Time to re-think policies on decades-old bootlegsPublished 11:05am Sunday, November 17, 2013
I recently purchased a 1970s Pink Floyd vinyl bootleg called “The Whole Hog” at a record store. I was a bit surprised when the store owner told me he’d posted the record on eBay, and the bids had far exceeded what I paid for it. However, eBay — or as he said “Pink Floyd’s people” — pulled the sale.
I was a little taken aback, as I always keep my eye out for bootlegged albums to add to my collection as rare, unique pieces of music history. Frankly, I’d completely neglected to consider the somewhat controversial nature of bootlegs. For me, they’re just another album in a store; ones far harder to come across. Companies like eBay and Amazon still don’t allow the online sale of bootlegged albums, though they’re available on a host of other sites and at many record stores.
In large part thanks to the Internet, bootlegs aren’t the scourge to the record industry they once were. In fact, the whole perception of bootlegs has changed. Quite simply, traditional bootlegs are live recordings, demos and alternate takes recorded and produced without the artist’s — or record company’s — permission. The market for such bootlegs has been almost wiped out for two reasons: 1. Record companies are embracing fans’ desire for such content, and 2. Smartphones.
Back in the day, the unauthorized bootlegs were the only way for many fans to hear live recordings of their favorite bands or hear rare demos and unreleased songs. Now, all people have to do is pull up Youtube, type the band and song name, and pick from the mass of content. But, there’s a big differences between bootlegs and Youtube: People posting Youtube videos don’t receive any monetary profit.
Online sales of bootlegs are limited and sales at record stores are a bit of a grey area; however, owning bootlegs is not a crime. Before I thought much of the legal ramifications of these bootlegged 1970s recordings, I bought a select handful. These bootlegs are really a high-risk, high-reward purchase. They’re nothing flashy, typically coming with plain, white sleeves with a photocopied picture falling off the cover with faded scotch tape. The records themselves are usually unmarked or are marked incorrectly (The disc marked side A is actually side C, and so forth). Many are printed with the logo of an entirely different album. But, they cost more than traditional albums, but you’re getting a rare recording and a very rare album, which ups the value for collectors.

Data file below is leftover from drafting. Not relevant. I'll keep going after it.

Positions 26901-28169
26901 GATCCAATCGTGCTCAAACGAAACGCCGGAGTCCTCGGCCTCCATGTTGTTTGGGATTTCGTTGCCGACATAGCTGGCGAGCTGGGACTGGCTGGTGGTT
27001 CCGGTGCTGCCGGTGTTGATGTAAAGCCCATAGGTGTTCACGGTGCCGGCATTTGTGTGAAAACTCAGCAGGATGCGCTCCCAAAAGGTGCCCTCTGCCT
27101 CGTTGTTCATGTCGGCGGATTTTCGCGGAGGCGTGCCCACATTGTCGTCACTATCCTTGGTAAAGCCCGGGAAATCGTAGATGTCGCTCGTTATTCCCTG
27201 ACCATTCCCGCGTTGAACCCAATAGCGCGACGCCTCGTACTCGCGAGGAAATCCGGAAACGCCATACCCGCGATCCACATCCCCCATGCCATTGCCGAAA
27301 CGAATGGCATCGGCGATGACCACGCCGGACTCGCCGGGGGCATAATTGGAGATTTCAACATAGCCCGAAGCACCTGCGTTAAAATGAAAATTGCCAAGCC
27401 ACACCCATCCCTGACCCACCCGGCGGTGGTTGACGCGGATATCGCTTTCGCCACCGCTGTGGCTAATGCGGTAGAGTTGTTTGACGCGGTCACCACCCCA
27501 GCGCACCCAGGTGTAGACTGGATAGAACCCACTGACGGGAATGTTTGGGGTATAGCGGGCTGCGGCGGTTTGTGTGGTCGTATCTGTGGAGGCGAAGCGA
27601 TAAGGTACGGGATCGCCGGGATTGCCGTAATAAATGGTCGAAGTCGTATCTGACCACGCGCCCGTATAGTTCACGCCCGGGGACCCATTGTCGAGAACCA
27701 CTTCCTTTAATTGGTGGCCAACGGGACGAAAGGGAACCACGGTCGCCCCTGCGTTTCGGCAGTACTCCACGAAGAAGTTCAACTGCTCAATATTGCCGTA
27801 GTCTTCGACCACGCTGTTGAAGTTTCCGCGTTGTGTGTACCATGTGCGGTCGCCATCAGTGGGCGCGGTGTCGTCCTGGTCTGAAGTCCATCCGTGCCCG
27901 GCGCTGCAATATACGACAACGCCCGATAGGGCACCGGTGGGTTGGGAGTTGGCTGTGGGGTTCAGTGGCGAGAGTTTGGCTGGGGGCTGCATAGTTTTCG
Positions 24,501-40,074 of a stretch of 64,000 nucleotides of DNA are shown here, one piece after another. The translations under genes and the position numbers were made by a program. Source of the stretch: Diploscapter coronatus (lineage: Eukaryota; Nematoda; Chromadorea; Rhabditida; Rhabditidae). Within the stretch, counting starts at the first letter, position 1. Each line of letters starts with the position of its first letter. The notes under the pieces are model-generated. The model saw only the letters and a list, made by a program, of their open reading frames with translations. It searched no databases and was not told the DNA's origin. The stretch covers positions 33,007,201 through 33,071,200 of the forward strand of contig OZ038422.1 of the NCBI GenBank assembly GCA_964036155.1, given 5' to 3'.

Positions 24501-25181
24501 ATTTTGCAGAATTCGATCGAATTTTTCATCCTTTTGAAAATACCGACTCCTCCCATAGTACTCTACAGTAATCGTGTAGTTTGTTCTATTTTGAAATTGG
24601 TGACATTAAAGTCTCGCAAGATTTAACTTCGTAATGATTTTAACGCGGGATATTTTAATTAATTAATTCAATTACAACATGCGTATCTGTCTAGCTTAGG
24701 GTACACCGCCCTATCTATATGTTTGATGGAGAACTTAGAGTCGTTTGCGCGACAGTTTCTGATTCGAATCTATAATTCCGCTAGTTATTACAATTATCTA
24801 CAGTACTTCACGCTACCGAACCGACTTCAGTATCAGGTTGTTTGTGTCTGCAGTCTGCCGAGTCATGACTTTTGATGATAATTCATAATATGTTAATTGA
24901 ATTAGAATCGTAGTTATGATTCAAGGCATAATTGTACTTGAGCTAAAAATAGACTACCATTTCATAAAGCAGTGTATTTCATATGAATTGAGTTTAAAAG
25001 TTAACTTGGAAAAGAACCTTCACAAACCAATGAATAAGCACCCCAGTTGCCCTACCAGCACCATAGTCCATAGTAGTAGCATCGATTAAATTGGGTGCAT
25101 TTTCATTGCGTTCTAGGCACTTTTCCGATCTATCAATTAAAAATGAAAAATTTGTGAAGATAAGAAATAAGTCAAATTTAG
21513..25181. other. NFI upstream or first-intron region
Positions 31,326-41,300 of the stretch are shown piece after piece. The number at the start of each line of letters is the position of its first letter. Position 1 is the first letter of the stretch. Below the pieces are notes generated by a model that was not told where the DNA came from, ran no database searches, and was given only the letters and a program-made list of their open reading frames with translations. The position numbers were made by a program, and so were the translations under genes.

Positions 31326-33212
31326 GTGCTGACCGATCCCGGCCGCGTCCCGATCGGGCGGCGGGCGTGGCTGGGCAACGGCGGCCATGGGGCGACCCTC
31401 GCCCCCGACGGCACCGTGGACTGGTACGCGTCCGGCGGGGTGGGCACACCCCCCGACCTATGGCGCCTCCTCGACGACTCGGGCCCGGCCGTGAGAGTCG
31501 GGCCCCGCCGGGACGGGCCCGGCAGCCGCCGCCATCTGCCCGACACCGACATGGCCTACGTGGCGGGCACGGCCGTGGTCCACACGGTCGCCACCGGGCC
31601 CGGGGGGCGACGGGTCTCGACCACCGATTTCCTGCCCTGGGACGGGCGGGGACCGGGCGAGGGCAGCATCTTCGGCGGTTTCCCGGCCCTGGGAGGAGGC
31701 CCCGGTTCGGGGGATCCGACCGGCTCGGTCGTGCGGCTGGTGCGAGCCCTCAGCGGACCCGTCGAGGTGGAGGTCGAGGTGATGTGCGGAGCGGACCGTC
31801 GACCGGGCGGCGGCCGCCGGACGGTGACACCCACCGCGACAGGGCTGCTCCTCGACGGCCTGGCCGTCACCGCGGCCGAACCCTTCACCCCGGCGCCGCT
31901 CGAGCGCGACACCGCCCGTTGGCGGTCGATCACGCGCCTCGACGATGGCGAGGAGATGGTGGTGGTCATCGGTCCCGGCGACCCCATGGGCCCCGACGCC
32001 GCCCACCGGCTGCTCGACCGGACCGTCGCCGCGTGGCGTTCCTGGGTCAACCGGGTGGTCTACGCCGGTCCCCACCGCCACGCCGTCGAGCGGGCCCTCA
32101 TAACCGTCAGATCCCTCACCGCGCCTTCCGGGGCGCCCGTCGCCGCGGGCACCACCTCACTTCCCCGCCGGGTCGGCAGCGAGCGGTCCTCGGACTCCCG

Some are fantastic. A few of my Pink Floyd bootlegs are some of my favorites of my collection, like “And the Walls Came Down” — an entire live album of “The Wall” — and “Brain Damage” — an entire live recording of “Dark Side of the Moon.” But for each gem, there’s a pile of garbage: Poor recording quality, takes that were rightly left off the recordings, and just bad albums. I’ve learned most Beatles bootlegs are worth skipping altogether.
But to me, I keep taking the risk. These bootlegs are rare pieces of music history. I’ll never see Pink Floyd live, but I can still remember listening to “Brain Damage” all the way through with a few friends — none of us said a word as we listened. It’s the closest we’ll ever come to seeing the band in concert in its heyday.
It’s about time record companies and online stores ease their policies on these bootlegged albums, at least to a point. People are always looking for ways to get people to buy music today, rather, downloading music illegally online. Further embracing these decades-old, rare bootlegs could bring collectors into stores and boost business for many small companies.
There’s little harm in selling bootlegs produced 30 to 40 years ago, especially when it’s safe to assume the ones who recorded and produced them are no longer benefitting. Chances are anyone looking to buy these bootlegs has already invested in a band’s catalogue.
Record companies have already embraced fans’ desires to some degree. Bootlegs now are being widely viewed as the “bootleg series” albums record companies release of outtakes, live takes and demos of famed artists like Bob Dylan and Johnny Cash. The same tunes that would have been released by unauthorized dealers are now being released legitimately, and with much better quality. Plus, record industry leaders have bigger things to worry about with illegal downloading and file sharing.
It’s time for some online companies to start re-thinking their policies on bootleg vinyl. The records are there, and embracing them would boost business for everyone.